Pre-cool, a good place for the 'burgh

Written by Diana Nelson Jones on .

I rode a bus yesterday with about 25 people who are attending the GLUE conference through tomorrow. Most of the people on the tour were from Pittsburgh, which meant either that we never get tired of looking at our city through the eyes of others or that a lot of people from out of town were late in arriving.
We toured Oakland, East Liberty, Lawrenceville, the Strip, Downtown, Mount Washington, Allentown and the South Side. The whole time, I yearned to steer them to the North Side.

Most of the people on the bus were in their 30s, late 20s or early 40s, and it dawned on me that the local organizers just don’t think of the North Side as a place that age group would be interested in. It isn’t true, but we haven’t proven that on a large enough scale.

Jeff Vines and his twin brother, Randy, 33, are attending from St. Louis. That’s Jeff being photographed on an overlook on Mount Warsh.

The Vines exemplify the adherence to GLUE, a network that stands for Great Lakes Urban Exchange.

The Vines love their Rust Belt hometown, want it to become a place that other young and youngish types would love too and are trying to do something about it.

st.louisThe brothers started, a company that designs and markets St. Louis-themed merchandise that you don’t get in the tourist shops. Their motto is “You can’t spell STYLE without STL.”

You can read more about the merchandise ventures of other Rust Belt aficionados here.

At left you can see that St. Louis is pretty compact. The map reminds me of a pork chop or a mutant, pregnant fish with the Mississippi River running along its belly.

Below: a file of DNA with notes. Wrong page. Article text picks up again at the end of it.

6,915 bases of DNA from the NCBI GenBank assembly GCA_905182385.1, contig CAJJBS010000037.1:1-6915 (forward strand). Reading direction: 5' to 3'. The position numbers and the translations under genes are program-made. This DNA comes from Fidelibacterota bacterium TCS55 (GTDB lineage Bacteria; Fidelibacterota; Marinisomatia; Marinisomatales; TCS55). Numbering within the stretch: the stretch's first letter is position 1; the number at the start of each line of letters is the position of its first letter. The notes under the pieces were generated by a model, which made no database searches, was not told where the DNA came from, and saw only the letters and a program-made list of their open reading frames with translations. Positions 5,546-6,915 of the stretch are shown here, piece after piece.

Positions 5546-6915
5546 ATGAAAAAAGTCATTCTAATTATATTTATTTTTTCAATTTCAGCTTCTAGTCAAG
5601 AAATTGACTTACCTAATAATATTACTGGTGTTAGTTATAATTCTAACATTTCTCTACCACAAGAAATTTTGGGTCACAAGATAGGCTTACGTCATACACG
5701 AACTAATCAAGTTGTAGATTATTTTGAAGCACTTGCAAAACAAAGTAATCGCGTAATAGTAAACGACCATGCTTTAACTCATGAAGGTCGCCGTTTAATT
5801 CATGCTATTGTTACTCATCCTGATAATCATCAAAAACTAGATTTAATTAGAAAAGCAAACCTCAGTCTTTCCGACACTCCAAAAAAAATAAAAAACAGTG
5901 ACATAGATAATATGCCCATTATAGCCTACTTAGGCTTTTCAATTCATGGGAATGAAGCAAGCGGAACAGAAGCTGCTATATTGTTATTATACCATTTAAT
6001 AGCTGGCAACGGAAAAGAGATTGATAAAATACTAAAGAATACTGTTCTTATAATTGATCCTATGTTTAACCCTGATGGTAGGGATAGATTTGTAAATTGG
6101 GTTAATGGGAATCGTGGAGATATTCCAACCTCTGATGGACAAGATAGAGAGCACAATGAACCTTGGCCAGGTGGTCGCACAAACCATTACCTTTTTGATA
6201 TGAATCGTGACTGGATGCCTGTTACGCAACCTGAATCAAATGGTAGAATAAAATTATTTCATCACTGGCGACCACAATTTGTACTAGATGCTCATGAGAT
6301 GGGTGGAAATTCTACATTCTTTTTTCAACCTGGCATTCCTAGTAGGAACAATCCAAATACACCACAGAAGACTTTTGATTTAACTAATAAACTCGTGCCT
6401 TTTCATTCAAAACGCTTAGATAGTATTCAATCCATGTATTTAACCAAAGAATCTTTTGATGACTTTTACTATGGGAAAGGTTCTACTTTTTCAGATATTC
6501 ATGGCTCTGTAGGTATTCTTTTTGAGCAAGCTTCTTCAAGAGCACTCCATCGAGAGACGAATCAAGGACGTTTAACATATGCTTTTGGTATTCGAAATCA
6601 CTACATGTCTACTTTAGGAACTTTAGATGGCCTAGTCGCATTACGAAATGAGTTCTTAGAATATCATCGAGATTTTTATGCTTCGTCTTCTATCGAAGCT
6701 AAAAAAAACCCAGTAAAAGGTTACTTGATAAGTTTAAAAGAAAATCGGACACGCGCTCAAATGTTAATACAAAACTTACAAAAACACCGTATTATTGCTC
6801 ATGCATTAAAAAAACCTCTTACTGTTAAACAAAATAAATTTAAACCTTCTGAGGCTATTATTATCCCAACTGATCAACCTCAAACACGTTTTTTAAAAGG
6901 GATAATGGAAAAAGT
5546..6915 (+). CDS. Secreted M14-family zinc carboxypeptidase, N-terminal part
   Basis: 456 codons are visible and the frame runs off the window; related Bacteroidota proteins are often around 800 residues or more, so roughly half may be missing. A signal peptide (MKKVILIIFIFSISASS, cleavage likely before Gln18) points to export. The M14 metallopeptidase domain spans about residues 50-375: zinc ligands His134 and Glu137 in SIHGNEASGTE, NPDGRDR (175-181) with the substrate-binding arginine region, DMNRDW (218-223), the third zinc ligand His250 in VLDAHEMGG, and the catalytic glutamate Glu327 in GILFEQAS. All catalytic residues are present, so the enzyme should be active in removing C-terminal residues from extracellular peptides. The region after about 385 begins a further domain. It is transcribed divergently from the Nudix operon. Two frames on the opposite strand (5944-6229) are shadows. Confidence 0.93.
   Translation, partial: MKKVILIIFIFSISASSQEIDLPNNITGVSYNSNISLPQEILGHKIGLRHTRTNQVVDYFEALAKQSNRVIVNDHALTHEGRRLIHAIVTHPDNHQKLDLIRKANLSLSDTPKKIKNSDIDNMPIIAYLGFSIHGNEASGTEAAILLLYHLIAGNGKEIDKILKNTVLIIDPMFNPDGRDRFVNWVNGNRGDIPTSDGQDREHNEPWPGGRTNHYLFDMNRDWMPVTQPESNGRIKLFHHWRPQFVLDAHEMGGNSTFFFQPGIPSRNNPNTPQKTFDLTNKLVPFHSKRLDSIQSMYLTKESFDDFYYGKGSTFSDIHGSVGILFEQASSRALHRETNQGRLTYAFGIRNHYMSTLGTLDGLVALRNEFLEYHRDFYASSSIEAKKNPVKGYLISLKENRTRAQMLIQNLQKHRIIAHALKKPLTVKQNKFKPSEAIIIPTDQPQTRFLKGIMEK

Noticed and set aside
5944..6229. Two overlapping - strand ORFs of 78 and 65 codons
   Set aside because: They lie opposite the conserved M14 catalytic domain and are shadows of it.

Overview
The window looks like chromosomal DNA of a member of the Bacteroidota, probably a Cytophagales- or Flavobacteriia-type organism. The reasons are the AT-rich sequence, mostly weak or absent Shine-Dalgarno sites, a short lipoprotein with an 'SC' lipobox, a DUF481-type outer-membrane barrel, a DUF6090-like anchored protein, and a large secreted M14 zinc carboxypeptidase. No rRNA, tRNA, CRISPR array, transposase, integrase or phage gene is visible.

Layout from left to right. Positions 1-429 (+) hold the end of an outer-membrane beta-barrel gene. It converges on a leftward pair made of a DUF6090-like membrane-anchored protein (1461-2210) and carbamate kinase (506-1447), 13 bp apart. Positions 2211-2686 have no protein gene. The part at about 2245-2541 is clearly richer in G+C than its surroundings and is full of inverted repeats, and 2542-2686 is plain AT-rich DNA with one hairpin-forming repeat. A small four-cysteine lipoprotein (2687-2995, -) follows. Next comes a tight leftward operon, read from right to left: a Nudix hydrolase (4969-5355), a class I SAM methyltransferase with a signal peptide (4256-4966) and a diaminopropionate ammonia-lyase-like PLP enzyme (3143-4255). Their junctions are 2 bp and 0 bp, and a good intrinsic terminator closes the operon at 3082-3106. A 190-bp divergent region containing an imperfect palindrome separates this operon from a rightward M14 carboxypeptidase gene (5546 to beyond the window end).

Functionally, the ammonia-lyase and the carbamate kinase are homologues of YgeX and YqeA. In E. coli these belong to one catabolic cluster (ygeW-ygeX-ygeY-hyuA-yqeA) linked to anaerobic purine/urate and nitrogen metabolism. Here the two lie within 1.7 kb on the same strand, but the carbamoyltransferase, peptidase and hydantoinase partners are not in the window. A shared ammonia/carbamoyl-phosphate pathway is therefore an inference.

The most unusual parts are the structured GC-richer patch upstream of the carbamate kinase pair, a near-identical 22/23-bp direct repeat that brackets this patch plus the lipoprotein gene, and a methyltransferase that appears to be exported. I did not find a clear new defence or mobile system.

Read more about the GLUE conference in  Sunday's paper (or Monday’s, if it gets held).

The Vine brothers' love for their city is so charming and strong that it's infectious. That kind of ardor shouldn't be underestimated as a sales tool. I was already sold on St. Lou, having tooled around there in the mid-'80s, memorably listening to blues in club after club on Olive Street. That was when it was still a little too authentic for non-urbanites.

I can still feel the humidity.

GLUE is a network that makes me feel the Rust Belt has its own special ... what? glamour isn’t the word because that isn’t true or interesting, but maybe you know what I mean. It's like the nerd who went from getting bullied to getting a whoppin' signing bonus.

What we post-industrial cities have besides affordable properties, vacant land and opportunities to have a big impact without a big bank account is charm for lack of charm, character and authenticity. Same thing with Detroit, Cleveland, Buffalo, St. Louis.

We in the 'burgh joke that we’re always 10 years behind the cool places, but I think it’s the other way around. We’re pre-cool, 10 years ahead of the Portlands. If we're lucky, we will stay pre-cool, never to quite get there. And maybe they'll never catch up with us.

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